Here follows a number of speaking and listening activities that can be used as starters:
- Ask students to suggest words for a topic ‘word wall’
- Teacher types words onto ‘wall’ grid / picture
- Teacher can add words
- Can be extended / varied – nouns, adjectives, verbs, minerals, characters in books / plays, carbohydrates etc.
- Teacher should give a short explanation of each word, linking to current knowledge to aid understanding
- It doesn’t matter if a student repeats a word already on the wall – respond positively –‘Yes – that’s there – good we’re all focused on the topic / thinking about the same thing.’
- Have students add graphics / pictures for each word.
Ready, steady, teach.
Provide groups with a shopping bag of ingredients (for example, modelling clay, string, lollypop sticks, etc). Tell them they have five minutes to plan an activity in which they use the ingredients to ‘teach’ the topic e.g. how the coastal features, arches, stacks and stumps are formed, cell structure etc.
One thing I know about…..
- Teacher asks students to tell one thing they know about selected topic
- Type onto whiteboard as list or spidergram and save
- Add to in subsequent lessons
- Choose topic you have been covering recently
- Accept repetitions – ‘Good you know that too’ to encourage less confident students
- Have students search for and add appropriate graphics/visuals to the spidergram
- See what students can remember in subsequent lessons before showing the saved list / spidergram
Who said it?
- Teacher reads out quotes / statements and asks ‘Who said it?’
- Or students pick a card, read it out and others answer.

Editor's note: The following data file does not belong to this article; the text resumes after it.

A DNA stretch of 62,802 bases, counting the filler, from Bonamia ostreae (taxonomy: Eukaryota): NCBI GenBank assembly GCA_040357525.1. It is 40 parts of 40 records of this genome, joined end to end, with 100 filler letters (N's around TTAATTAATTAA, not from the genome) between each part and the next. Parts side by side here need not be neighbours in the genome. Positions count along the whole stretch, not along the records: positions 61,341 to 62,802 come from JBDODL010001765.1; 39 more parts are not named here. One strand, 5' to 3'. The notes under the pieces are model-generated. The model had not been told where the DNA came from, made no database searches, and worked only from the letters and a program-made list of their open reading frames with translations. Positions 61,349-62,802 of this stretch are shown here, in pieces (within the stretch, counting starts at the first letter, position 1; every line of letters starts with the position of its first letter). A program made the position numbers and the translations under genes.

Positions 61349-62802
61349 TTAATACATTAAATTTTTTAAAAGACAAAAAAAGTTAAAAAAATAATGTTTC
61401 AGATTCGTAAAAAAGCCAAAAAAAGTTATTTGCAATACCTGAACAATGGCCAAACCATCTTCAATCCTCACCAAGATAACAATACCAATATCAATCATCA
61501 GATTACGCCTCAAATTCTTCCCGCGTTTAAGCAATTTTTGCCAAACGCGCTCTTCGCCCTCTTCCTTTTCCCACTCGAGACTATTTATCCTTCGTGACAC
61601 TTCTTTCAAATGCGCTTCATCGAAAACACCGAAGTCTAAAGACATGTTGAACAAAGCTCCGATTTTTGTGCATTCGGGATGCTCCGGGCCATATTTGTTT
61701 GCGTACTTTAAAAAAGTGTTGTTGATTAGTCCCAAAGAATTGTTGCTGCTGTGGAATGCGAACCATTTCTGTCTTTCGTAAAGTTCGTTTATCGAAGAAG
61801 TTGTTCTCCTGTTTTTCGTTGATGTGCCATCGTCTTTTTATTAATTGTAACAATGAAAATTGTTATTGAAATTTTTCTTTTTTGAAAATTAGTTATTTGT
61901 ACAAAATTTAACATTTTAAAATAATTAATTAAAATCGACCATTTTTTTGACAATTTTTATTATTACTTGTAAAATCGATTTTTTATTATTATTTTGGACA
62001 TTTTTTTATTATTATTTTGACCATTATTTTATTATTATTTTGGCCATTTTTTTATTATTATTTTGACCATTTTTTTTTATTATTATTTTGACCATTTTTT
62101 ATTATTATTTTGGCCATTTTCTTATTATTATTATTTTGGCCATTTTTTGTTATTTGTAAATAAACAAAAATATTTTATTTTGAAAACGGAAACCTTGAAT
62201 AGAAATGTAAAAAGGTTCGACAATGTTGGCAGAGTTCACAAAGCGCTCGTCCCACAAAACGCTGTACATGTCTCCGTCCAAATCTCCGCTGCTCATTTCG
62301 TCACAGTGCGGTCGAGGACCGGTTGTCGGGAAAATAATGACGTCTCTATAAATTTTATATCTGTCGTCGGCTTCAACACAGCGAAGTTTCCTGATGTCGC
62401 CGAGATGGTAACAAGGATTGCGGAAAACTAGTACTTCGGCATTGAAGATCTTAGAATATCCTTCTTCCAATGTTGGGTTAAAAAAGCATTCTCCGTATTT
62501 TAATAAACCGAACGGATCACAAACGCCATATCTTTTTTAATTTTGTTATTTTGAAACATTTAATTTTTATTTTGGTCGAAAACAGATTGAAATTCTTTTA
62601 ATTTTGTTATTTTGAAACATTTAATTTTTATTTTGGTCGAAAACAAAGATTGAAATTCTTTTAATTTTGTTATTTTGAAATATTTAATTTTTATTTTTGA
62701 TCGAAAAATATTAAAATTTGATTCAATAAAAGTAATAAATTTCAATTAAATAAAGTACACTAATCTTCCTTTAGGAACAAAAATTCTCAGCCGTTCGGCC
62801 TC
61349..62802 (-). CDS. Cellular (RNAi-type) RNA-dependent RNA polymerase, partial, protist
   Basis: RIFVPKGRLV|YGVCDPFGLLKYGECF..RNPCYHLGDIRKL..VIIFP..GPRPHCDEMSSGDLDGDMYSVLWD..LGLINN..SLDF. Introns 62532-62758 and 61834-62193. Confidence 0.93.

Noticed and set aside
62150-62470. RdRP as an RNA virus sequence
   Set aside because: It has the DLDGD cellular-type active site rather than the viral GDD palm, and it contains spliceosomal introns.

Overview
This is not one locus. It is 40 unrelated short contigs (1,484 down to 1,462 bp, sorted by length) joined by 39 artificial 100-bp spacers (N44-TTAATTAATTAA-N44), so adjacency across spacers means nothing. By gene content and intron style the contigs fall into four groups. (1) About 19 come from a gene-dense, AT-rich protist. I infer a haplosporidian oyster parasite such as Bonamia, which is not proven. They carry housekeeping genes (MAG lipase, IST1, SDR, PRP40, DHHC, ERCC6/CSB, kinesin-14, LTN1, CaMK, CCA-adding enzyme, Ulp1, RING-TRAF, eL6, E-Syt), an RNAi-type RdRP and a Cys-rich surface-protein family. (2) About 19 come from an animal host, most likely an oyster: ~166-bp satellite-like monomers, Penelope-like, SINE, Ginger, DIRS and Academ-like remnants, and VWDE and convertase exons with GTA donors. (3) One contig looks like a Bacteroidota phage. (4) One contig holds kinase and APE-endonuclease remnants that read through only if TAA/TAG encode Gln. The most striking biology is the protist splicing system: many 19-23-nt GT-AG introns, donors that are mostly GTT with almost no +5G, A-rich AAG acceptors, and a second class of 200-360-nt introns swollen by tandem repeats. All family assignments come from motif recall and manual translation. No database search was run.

- Can be used for characters in books / plays, historical figures.
- MFL can be used for occupations or locations
Describe a word/concept/character/event to a partner without saying the taboo words on the card (cards will need to be produced in advance).
- Teacher provides category
- Students have to name 5 things
- Students can come up with 5 individually or in pairs / small groups depending on vocabulary knowledge / ability
- Teacher can give initial letter prompt
- Teacher can give thinking time by telling pupils in advance – ‘Your category is… I’m going to ask you after Jake’s turn’
Pupils are given a group of objects and asked to sort/imagine/describe/predict/explain/plan an activity e.g. Given 2 tennis balls must invent a warm-up exercise in PE
What’s the link?
- Provide 4 images that are related
- Students to identify what the images are and explain how they are related / linked.
- Provide images on powerpoint that are related to the topic
- Can spark of discussion / conversation / thinking
- Can be extended to have say four images that are linked. Pupils then have to describe and explain the links.
Class watches very short extract, then consider in pairs: What do I already know? What did I learn from the clip? What do I want to find out?
Cards have unrelated question and answer on either side. Pupil reads question and person with answer responds and then reads theirs e.g. Acids and alkalis in Chemistry, WW1 in History
- Provide images or written words of items that belong to 2 (or more) different categories
- Students have to sort them into the respective categories
- Include a couple of blank cards for students to generate other items in the categories
No Yes or No!
Answer teacher’s questions without saying yes or no.
Odd one out
- Provide 4 images or words where 3 are related and 1 is the odd one out
- Students to identify what the images are, which one is the odd one out and explain why
- Work in pairs or small group
- Each group gets a set of cards, with key words and definitions.
- Place all cards facing down. Take it in turns to turn over 2 cards
- Match key word to definition of keyword
- Winner is the one with the most pairs
Verbal Ping Pong
With partner – take it in turns to say words on a given topic, or in a given category, e.g. – World War 1, water, verbs, animals – or to build a story. If you miss a turn or say a word not in the category, you must start again with a new “serve”. You can play this as a competition between groups or pairs of pupils.
Make a bizarre statement and ask students to prove it is wrong e.g. Light bulbs suck in dark as opposed to give off light
A question that has no right or wrong answer, but will generate discussion e.g. If you take all the books out of a library, is it still a library?